JAKARTA - Hundreds of protestors attacked the offices of Indonesian Home Ministry in Jakarta on Thursday, pressing the government to ban alcohol countrywide and to turn the country into an Islamic state.
Indonesian Islamists stormed the Home Ministry complex in Jakarta and wreaked havoc inside
Indonesia is a secular state with no official religion. It is the most populous Muslim nation in terms of population, and most of its citizens are moderates. Radical Muslim groups however, have in recent years formed syndicates to raid bars, nightclubs and the office of Indonesia’s Playboy magazine.
Around 500 angry protesters, including members of the Islamic Defenders Front (FPI) and Islamic Peoples Forum (FUI), stormed government office complex in Jakarta to protest a proposal to revoke anti-alcohol rules, damaging a security post, carpark and glass panels before threatening to conduct sweeps on bars and beat up customers, Indonesian news agency Kompas reported on Thursday.
Indonesia has bylaws that regulate the sale of alcohol in the country. Under the regulations, alcohol is classified into three categories: A (with an alcohol content of 5% or less), B (above 5% to 20%) and C (above 20% to 55%). The sale of alcohol classified as B and C is limited only to places such as hotels and restaurants, while alcohol classified as A, such as beer, is being sold anywhere.
The new proposal to cancel the bylaw will allow sales of Class B and C alcoholic drinks elsewhere.
Indonesian radical group FPI, guess who on the screen.
Protesters outside the interior ministry in the city’s main square wore white robes with the word “mujahideen” emblazoned on their shirts. “President Susilo Bambang Yudhoyono must issue a decree to ban alcohol and to cut alcohol distribution in Indonesia to zero percent,” said FPI field coordinator Awit Mashuri.
“We will defend anti-alcohol bylaws and we will fight anything that is against the interests of Islam in Indonesia to make it a pure Islamic state,” Zulfi Syukur told the cheering crowd, many of whom pumped their fists in the air and shouted “jihad”, or holy war.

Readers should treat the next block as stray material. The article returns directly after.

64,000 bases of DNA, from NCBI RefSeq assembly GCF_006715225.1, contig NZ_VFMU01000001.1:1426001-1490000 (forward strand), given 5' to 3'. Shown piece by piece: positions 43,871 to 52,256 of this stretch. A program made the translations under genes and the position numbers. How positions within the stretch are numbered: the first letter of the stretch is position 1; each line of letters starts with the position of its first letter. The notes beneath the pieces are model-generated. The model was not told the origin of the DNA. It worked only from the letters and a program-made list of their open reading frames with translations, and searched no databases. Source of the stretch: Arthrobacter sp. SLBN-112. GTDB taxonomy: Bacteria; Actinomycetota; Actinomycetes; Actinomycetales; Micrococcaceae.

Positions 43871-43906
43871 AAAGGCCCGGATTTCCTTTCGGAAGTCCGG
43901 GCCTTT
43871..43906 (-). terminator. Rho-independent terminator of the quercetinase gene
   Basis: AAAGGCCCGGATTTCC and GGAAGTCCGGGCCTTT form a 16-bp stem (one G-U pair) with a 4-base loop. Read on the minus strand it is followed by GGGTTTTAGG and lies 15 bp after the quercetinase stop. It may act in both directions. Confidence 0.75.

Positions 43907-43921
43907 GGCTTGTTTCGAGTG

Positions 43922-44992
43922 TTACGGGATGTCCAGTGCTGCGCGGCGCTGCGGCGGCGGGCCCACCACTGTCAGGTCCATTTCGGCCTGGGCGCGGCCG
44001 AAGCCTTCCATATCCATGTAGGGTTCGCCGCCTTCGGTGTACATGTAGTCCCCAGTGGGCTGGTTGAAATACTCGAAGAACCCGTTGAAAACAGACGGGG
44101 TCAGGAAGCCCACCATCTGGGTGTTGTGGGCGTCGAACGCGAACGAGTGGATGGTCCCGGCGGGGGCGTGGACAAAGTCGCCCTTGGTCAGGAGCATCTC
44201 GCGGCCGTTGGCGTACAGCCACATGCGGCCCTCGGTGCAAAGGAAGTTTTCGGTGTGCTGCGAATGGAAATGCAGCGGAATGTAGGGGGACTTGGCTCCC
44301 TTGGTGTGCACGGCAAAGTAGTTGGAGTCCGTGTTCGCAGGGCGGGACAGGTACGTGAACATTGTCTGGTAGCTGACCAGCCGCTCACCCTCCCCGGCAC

Indonesia Home Ministry complex - aftermath
FPI wants to transform Indonesia into an Islamic state with Sharia as its legislature. The group has launched a series of violent vigilante attacks since 2000, with targets including the US embassy and nightclubs.
The Indonesia Home Ministry responded angrily to the attack, Home Affairs Minister Gamawan Fauzi said the ministry would evaluate both the the FPI and the FUI. If necessary, we will freeze them, he said. The Constitution may respect the right of these groups to exist, he said, but they need to obey the law. We have decided to take two courses of action, Gamawan said.
Though it is questionable whether any action will really be taken against the FPI. The Muslim organization is believed to have the backing of both the National Police and the military. The group’s growing aggressiveness is worrisome to human rights groups, who say that the Islamist organization is nothing more than a collection of nearly uncontrollable thugs.
Critics say President Susilo Bambang Yudhoyono’s attitude was reflected in the Oct. 7, 2010 appointment of Timur Pradopo, who has strong ties to FPI, as national police chief. Based on a Wikileaks report in the leaked US diplomatic cables, it was claimed the FPI receives funding from the police.
The FPI has often resorted to violence, ransacking bars, threatening pork sellers and attacking peaceful demonstrations. It has also tried to prevent Christian churches from being built in communities near Jakarta.
Indonesia’s constitution guarantees freedom of religion, but the country has struggled to deal with a radical fringe of extremists who have carried out numerous attacks including the 2002 Bali bombings that killed 202 people.
Transforming Indonesia into an Islamic state however, may prove challenging. Since its inception in 1945, Indonesia has been guided by a nationalist philosophical construct known as the Pancasila rather than a state religion. Any establishment of Shariah-inspired state may risk the secession of almost the entire Eastern Indonesia, most of them Christian-majority, and the famed island of Bali, which is 92% Hindu. Ethnic and religious tensions had resulted in the separation of East Timor into an independent country in 1999, and Indonesia currently has active secessionist movements in both Christian Maluku and West Papua.